I believe that imagining a future terrorist attack would be a prime example of mental time travel that should create a vivid and visceral future experience for anyone, not just participants reporting as female. I would also assume that an imagined negative future experience such as this would heighten one’s sense of risk in the present, regardless of gender. However, in this study 16% more females than males reported a high perceived risk of terrorism (PROT) score of 5-7, 38% versus 22%. On the other end of the scale, 70% of males reported low PROT scores of 1-3 versus only 46% of females. As a whole, study participants reporting as female were close to an equal split between high and low PROT scores, but males were considerably skewed towards reporting low scores.
While there could be several factors contributing to this unbalanced result, it prompted me to wonder how future-thinking may be influenced by gender? Could it be that gender characteristics, whether brought about through biology or social construction, result in differences that affect the actual cognitive process of future-thinking? Looking for evidence, I found interesting research published in the Journal of Alzheimer’s Disease in 2017. This study was the largest brain imaging survey ever conducted at the time and measured the neural activity of over 46,000 subjects. The researchers found that the brains of female subjects tend to have more activity (measured in blood flow) in the prefrontal cortex which is part of the default mode network of the brain that is associated with future-thinking. Perhaps even more clues could be found in studies that account for gender distinctions in both sexual anatomy and identity.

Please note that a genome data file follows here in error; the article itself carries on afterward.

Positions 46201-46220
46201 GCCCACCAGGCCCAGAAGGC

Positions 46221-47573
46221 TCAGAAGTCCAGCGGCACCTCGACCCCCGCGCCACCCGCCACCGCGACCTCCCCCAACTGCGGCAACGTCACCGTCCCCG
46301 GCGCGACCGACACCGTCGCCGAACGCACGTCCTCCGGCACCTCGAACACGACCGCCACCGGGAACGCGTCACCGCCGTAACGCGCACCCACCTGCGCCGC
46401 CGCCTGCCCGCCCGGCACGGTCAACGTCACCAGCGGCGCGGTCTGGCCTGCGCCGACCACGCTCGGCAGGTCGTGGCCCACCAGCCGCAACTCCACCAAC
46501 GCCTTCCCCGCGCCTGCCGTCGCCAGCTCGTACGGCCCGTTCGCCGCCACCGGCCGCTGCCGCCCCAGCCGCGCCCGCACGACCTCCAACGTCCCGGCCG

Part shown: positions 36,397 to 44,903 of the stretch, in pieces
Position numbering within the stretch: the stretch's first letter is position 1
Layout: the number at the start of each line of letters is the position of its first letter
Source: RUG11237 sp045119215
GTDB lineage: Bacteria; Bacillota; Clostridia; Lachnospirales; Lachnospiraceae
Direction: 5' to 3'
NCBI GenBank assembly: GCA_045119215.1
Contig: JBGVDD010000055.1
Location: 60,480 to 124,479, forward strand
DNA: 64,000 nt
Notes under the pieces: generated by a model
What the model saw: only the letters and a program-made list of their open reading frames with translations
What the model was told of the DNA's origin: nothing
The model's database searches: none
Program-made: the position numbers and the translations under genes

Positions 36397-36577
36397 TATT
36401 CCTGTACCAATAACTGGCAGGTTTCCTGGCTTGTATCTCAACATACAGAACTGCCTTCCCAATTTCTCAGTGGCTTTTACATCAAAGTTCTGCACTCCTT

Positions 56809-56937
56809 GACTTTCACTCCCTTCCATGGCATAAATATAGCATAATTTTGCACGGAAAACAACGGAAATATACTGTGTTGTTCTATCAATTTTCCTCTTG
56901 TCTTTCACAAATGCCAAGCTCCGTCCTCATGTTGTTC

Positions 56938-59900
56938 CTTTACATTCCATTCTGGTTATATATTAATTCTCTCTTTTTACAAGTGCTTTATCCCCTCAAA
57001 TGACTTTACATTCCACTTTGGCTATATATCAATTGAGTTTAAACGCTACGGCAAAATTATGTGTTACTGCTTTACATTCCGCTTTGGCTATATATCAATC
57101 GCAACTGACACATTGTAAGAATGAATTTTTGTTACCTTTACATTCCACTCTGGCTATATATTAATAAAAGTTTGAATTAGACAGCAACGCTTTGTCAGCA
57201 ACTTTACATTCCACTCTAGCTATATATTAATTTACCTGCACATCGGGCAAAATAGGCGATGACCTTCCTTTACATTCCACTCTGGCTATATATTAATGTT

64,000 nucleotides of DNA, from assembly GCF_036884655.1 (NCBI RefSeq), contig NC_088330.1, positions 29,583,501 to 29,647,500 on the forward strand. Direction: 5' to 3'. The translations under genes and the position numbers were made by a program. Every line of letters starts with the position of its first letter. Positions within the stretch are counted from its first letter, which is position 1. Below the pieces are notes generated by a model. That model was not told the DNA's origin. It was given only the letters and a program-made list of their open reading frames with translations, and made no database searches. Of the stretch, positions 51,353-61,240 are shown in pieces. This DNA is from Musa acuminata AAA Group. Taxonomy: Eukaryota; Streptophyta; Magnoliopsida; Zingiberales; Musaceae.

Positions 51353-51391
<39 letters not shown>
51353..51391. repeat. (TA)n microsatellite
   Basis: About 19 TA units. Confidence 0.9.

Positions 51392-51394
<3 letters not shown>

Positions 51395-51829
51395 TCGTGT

The notion that self-reported gender may have played a more influential role than future-thinking methods in a study about future-thinking is unexpected and very interesting. It suggests the possibility that demographics could be influencing scenario effectiveness more than any future-thinking exercises or techniques employed on a given audience. This is significant because it means that futures communication processes may be just as important as the futures being communicated.